This volume contains 18th- and 19th-century manuscripts, newspaper clippings, notes, and ephemera related to Reverend Samuel Peters and his descendants. The material concerns religion, the history of Connecticut, genealogy, and other topics.
The first 7 pages mainly contain newspaper clippings; most are dated 1887-1889 and relate to the history of religious legislation ("blue laws") in colonial Connecticut. Authors frequently referred to the work of Samuel Peters, especially his General History of Connecticut, and to the possibility that Peters fabricated his account. One article concerns the maintenance of Jonathan Trumbull's war office in the late 19th century. Samuel Peters's autograph and a page of notes are also pasted into the volume.
The clippings are followed by a 6-page manuscript account of the history, settlement, and early families of Hebron, Connecticut; and a 6-page manuscript biography of Samuel Peters, focusing on his education and religious duties. A page containing copies of documents pertaining to Samuel Peters is pasted into the volume, which is followed by three pages of manuscripts, newspaper clippings, and invitations.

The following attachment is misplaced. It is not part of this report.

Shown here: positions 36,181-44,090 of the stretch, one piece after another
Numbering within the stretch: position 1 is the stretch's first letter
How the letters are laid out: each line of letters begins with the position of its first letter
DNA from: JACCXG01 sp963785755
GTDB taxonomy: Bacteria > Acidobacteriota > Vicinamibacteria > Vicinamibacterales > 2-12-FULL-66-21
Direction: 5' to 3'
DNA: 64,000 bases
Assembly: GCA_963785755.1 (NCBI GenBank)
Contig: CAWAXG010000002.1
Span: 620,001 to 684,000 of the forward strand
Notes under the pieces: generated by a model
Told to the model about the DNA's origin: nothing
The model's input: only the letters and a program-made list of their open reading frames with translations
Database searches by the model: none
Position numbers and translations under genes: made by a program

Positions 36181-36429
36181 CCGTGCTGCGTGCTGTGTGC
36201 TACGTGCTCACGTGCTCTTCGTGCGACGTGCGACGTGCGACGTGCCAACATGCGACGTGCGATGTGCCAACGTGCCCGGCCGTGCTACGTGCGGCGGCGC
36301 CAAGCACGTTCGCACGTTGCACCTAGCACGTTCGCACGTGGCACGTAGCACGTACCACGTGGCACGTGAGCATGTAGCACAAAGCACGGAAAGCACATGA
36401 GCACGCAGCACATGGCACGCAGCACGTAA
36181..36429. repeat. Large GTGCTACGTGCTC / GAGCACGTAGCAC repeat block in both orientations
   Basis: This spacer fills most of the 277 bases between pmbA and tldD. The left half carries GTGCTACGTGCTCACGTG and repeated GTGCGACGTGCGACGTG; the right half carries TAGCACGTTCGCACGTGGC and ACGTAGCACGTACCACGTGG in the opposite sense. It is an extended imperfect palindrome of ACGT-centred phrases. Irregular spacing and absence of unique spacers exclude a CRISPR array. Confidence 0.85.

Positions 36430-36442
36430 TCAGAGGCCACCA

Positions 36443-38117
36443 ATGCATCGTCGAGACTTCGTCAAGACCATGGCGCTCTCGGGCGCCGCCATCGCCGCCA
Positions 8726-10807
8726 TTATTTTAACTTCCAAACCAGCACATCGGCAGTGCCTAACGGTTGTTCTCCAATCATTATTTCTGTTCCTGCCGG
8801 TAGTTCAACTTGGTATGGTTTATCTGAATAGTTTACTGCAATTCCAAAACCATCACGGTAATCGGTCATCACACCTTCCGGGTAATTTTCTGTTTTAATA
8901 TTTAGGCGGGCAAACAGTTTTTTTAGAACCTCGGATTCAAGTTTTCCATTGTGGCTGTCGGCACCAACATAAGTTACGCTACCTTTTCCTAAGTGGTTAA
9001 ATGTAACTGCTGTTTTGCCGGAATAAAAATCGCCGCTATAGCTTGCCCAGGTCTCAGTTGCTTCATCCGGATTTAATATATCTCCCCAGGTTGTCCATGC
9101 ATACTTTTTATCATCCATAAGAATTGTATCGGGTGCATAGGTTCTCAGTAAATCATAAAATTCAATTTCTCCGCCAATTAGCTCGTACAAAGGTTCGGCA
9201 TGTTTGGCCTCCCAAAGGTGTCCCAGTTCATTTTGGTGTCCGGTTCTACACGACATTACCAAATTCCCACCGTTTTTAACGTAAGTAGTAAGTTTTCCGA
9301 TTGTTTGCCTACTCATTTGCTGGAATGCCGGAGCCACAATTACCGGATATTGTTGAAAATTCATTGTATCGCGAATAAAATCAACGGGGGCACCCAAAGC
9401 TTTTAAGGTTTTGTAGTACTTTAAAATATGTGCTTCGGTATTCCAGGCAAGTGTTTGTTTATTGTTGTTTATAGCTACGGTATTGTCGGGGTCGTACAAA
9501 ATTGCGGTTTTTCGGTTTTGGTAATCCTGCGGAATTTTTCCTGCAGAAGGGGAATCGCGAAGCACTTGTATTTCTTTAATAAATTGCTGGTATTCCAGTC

The final section (approximately 140 pages) contains pasted-in manuscript letters to Samuel P. Bell of New York City (ca. 1880s-1890s), pasted-in manuscripts by Samuel Peters (late 1700s-early 1800s), and handwritten copies of correspondence by, to, and related to Bell, and to Peters and his descendants. Many of the early manuscripts concern religious subjects, such as baptism and the Episcopal Church. This section also includes a letter of sympathy that Samuel Peters wrote to Clara Meigs, widow of Josiah Meigs, after her husband's death (September 16, 1822).
Copied letters from the late 18th century and early 19th century include correspondence to Samuel Peters and letters from several members of the Jarvis family. Some are "signed" with autographs cut from contemporary manuscripts (not present) and pasted into the volume. Letters from the 1880s are addressed to and written by Samuel P. Bell, who corresponded with members of the Peters family about family history and genealogy. Newspaper clippings pasted into this section concern colonial Connecticut and biographies of members of the Peters family. The volume also includes an undated clipping outlining a proposal to make Great Britain a federation, an engraved portrait of John A. Graham, and an illustrated advertisement of the clipper Syren.